Sometimes I think it would be fun to be telepathically projecting for a while, but then I realize that would only stir the pot and people would come out with pitchforks.

Readers, we rely on you for amusement and chuckles.  Have you seen this done really well?  What should we read?  Or, have you seen it done ludicrously badly?  Spill!

What’s your theme music?

My sister was recently maid of honor at her best friend’s wedding.

For the reception, they requested that she pick some music to introduce her before her speech or something.

“So, basically, they want you to pick your own theme music?” I asked.

“Yeah,” she replied.

“That seems like a trap!” I said.

“I know!  If it weren’t a wedding, I’d pick Don’t Rain on My Parade, but somehow it doesn’t seem fitting.  Or Loads of Lovely Love from No Strings.”

“You just want money, a nice position, and loads of lovely love?”

“Who doesn’t?” she asked.  “How about Side by Side by Side?”

“Company is so bittersweet.  Really anything Sondheim isn’t wedding appropriate.”

“Nope.  If I can’t think of anything good I’m defaulting to Dancing Queen, or maybe Good Morning Baltimore cause I used to wake [best friend] up to that.  Or maybe Come So Far to Go, but that might be insulting,” and then it was time for her to board the airplane.

So I asked around.  My partner suggested the Knight Rider theme song, or Magnum PI, but I think that we’re of a slightly different generation than she is.  My mom noted she probably shouldn’t do “Baby I Was Born This Way.”  No mom, she probably shouldn’t.

In the end, she went with “Friendship” from Anything Goes.  Which is a nice song (and better for a wedding than Bosom Buddies!), but maybe not so much of a theme song for an individual.

I have to admit, I’d be kind of stumped on this question if I were asked.  Maybe Loads of Lovely Love after all… she’s right– who doesn’t want money, a nice position, and loads of lovely love?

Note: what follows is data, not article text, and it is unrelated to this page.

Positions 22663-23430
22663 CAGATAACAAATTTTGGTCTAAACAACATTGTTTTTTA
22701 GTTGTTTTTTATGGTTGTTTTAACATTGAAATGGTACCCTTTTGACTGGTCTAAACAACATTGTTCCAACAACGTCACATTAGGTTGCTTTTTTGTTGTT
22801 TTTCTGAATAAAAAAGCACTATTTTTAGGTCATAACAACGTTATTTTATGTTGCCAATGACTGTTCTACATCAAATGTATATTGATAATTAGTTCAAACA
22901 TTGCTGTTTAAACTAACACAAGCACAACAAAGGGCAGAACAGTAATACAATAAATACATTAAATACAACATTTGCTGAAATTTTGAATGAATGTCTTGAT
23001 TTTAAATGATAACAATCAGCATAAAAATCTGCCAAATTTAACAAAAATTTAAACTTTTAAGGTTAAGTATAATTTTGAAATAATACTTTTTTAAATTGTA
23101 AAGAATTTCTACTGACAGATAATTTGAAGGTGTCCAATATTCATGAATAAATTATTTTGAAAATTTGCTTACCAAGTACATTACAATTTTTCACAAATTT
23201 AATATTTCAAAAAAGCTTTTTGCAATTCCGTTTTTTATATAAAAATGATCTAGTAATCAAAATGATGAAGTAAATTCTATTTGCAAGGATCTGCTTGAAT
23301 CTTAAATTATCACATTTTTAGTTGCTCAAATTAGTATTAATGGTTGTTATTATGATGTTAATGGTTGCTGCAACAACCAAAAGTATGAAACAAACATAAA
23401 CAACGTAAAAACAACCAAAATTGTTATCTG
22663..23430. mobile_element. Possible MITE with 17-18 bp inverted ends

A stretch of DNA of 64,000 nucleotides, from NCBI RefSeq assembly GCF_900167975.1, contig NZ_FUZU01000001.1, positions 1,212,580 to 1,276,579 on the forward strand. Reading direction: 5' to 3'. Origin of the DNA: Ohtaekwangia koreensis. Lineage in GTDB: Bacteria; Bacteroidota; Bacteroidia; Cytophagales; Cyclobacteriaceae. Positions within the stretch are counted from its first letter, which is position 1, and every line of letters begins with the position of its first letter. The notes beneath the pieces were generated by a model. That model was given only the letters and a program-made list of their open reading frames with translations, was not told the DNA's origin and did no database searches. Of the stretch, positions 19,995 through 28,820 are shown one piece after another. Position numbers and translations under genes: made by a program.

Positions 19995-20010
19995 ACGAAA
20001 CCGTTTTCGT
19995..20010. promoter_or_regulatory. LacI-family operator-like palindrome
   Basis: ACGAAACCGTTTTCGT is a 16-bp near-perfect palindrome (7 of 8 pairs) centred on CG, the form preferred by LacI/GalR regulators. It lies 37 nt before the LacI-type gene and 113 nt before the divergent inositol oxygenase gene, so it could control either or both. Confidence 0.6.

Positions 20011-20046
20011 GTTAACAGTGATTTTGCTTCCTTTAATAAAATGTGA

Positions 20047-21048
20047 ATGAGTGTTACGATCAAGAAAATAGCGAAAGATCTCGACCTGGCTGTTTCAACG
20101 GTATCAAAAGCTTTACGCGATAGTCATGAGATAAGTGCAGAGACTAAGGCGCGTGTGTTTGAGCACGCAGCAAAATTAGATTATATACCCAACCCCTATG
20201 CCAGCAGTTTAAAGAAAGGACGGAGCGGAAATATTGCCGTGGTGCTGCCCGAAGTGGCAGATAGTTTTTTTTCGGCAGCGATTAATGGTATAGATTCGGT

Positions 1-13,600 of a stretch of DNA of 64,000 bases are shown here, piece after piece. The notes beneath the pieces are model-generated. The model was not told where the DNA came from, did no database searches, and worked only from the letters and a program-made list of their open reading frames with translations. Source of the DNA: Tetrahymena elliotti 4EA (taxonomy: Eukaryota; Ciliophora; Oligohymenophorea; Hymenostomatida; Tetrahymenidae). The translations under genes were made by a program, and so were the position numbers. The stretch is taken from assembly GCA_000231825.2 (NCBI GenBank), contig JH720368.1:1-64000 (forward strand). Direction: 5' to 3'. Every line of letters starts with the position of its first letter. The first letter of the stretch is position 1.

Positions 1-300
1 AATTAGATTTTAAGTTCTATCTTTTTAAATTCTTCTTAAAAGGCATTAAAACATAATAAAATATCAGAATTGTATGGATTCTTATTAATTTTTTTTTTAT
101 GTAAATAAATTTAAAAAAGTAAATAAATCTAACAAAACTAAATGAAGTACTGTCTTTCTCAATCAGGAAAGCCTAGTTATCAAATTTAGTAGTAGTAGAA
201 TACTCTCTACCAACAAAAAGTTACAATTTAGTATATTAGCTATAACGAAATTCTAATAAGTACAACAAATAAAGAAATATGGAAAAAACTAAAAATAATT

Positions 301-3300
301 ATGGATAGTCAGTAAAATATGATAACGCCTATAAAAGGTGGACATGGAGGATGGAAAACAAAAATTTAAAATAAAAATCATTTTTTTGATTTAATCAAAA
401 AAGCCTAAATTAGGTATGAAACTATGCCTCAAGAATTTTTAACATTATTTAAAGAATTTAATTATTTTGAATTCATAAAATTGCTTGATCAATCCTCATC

#2 says: I’ve always thought about what should be my theme music, but nothing seems great enough to truly capture me.

What’s your theme song?

Expanded ramblings on extreme living

I like restaurants and fancy food and not biking in Southern heat.  That doesn’t make me a complainypants.  Also, there’s no way we’re jettisoning daycare or private school.

I’m ambitious and competitive, and a career is a safe place to be that.  However, if I wanted to super-size focus on that, I’d do more outsourcing.  We really don’t do much of that other than regular daycare and a meal or two a week.

I don’t want to make the sacrifices to be an extreme frugalista.  I don’t want to make the sacrifices to be at the tippity top of my field.  The end goal of either of those outcomes isn’t what I want either.

Sure, I’d love to be financially independent.  But not enough to go extreme with early retirement.  I like my career.   We couldn’t both quit and live off our savings now unless we wanted to move back to DH’s hometown (pop 3000 and falling) or someplace similar.  That is to say, we could totally early retirement extreme on what we have saved now, but we don’t WANT to.  Not if it means homesteading someplace with bad libraries.  I like fancy food and access to culture and so on.  Not to say that extreme retirement bloggers don’t have those, but they are potential trade-offs depending on where you settle and how much you have saved.

As much as we love our wonderful children, there’s no way on earth we could spend 24/7 alone with our non-sleeping incredibly active brilliant progeny.  Sure, once they’re both school-age, but not before they can both entertain themselves.  Outsourcing hours of childcare is a must.  Childcare and private school alone are 20K/year, and that’s non-negotiable.  (I always roll my eyes a bit at the “other people raising your children” garbage… I’d love to see them spend a 24 hour period alone with our well-behaved but energetic kids without getting completely worn out.  Even my super-fit little sister can’t handle it.)

I like being able to throw money at problems.  I would get bored without a career and I’d rather make money than, say, turn off the a/c when it is 100+ degrees outside.  I wouldn’t be happy with a lot of the things many retirement bloggers do to entertain themselves in their free time– without a career I would need more expensive things to keep me busy (or I would get into trouble).  Either books or the ability to live someplace with awesome libraries.  Travel (which I get enough of through work now) without slumming (camping:  not my idea of a good time).  Housework (other than cooking) just isn’t my idea of fun.   I grew up in an ERE-like household in many respects and I’m done with it.  I like having and spending money on things like a/c and a dishwasher.